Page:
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APORRHE´TA (ἀπόρρητα), literally “things forbidden,” has two peculiar, but widely different, acceptations in the Attic dialect. In one of these it implies contraband goods, i. e. those of which the export (not the import) was prohibited. The chief of these were corn (of which there was a steady importation) and articles used in the building and equipment of the fleet. An enumeration of these at different periods of Athenian history is given by Böckh (P. E. pp. 53-4; compare Aristoph. Kn. 282, Ran. 362 if.).

In the other sense, it denotes certain contumelious epithets, from the application of which both the living and the dead were protected by special laws (Meier, Att. Process, p. 482). Among these, ἀνδροφόνος, πατραλοίας, and μητραλοίας are certainly to be reckoned ; and other words, as ῥίψασπις, λωποδύτης, and ἀνδραποδιστὴς, though not expressly named in the law, seem to have been equally actionable. (Lys. c. Theomn. 1. § § 1, 2, 6 ff.; 2. § § 3 ff.) The penalty for using these words was a fine of 500 drachmas (Isocr. in Lochit. § 5; Lys. c. Theomn. 2.12), recoverable in an action for abusive language (κακηγορίας). It is surmised that this fine was incurred by Meidias in two actions on the occasion mentioned by Demosthenes (in Mid. p. 540.104, p. 543.114; see also Hudtwalcker, De Diaetet. p. 150).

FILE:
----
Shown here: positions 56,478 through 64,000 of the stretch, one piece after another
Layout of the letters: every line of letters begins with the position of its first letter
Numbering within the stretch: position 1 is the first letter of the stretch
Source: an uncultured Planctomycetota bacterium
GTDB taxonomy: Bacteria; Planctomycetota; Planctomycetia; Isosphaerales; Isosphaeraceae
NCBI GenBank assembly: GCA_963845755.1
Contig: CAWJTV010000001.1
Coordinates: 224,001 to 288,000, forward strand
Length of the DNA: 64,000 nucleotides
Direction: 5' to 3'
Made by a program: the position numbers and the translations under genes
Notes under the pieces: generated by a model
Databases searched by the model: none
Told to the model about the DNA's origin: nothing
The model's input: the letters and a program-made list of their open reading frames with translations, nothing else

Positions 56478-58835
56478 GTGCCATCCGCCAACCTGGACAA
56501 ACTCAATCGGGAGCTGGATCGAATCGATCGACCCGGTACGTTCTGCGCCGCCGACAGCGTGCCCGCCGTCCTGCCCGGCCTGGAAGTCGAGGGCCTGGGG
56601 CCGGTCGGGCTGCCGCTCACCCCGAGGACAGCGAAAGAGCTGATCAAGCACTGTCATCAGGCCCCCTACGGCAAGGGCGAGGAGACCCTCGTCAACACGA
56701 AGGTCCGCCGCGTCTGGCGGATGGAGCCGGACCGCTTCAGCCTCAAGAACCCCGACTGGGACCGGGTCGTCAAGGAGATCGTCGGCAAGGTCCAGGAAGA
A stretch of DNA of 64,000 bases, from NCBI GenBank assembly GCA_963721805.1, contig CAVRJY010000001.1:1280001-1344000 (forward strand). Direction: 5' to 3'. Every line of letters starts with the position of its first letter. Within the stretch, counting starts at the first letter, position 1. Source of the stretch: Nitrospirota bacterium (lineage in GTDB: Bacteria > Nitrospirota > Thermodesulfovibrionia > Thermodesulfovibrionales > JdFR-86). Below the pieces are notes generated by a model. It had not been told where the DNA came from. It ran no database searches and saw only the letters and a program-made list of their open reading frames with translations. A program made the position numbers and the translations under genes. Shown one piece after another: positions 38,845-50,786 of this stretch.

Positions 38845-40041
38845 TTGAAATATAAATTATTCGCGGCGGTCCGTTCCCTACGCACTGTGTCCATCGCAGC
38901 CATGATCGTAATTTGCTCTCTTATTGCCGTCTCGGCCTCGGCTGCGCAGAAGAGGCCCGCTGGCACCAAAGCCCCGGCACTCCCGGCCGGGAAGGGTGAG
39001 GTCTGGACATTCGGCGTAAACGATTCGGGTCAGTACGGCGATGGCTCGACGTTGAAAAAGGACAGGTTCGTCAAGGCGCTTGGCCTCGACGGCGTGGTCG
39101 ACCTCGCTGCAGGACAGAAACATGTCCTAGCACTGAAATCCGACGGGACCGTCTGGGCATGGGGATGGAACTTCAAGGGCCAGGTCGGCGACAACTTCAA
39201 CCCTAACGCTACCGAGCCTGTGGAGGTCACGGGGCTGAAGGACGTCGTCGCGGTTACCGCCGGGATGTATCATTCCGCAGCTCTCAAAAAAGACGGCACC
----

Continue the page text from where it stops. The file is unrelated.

[J.S.M] [W.W]

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